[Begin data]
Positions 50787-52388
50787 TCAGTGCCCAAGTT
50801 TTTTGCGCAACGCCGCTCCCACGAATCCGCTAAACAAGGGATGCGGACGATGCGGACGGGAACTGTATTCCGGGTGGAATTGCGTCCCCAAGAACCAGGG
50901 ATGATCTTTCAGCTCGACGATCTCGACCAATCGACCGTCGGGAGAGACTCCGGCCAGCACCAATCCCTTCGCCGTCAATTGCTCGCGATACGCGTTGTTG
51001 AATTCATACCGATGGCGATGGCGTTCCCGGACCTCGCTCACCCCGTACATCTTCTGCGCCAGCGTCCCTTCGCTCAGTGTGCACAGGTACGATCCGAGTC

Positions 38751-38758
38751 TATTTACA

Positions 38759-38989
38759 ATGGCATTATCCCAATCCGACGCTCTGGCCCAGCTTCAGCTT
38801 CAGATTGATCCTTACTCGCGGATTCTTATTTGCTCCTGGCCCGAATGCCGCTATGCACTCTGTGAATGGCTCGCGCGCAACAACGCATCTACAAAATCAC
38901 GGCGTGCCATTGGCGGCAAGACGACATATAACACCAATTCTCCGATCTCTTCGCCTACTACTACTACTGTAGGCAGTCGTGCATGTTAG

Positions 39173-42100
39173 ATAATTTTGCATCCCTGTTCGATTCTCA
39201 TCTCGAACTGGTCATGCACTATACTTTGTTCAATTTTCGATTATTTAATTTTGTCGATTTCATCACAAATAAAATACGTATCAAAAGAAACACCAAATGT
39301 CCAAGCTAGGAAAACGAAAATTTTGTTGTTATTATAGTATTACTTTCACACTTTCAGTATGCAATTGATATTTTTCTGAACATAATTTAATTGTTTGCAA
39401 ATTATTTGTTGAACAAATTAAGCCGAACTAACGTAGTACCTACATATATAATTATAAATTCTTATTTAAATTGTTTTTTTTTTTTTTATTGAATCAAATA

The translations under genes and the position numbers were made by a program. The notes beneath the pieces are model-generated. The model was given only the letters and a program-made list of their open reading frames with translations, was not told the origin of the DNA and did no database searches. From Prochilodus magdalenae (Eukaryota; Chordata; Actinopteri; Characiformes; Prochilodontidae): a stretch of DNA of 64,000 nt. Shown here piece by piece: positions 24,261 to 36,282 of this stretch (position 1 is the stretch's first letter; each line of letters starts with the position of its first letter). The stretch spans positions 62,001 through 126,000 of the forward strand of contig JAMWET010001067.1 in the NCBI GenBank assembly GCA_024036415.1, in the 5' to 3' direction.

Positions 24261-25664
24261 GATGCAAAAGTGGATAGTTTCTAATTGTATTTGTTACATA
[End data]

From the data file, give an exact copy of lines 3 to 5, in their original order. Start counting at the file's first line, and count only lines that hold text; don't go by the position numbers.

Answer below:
50801 TTTTGCGCAACGCCGCTCCCACGAATCCGCTAAACAAGGGATGCGGACGATGCGGACGGGAACTGTATTCCGGGTGGAATTGCGTCCCCAAGAACCAGGG
50901 ATGATCTTTCAGCTCGACGATCTCGACCAATCGACCGTCGGGAGAGACTCCGGCCAGCACCAATCCCTTCGCCGTCAATTGCTCGCGATACGCGTTGTTG
51001 AATTCATACCGATGGCGATGGCGTTCCCGGACCTCGCTCACCCCGTACATCTTCTGCGCCAGCGTCCCTTCGCTCAGTGTGCACAGGTACGATCCGAGTC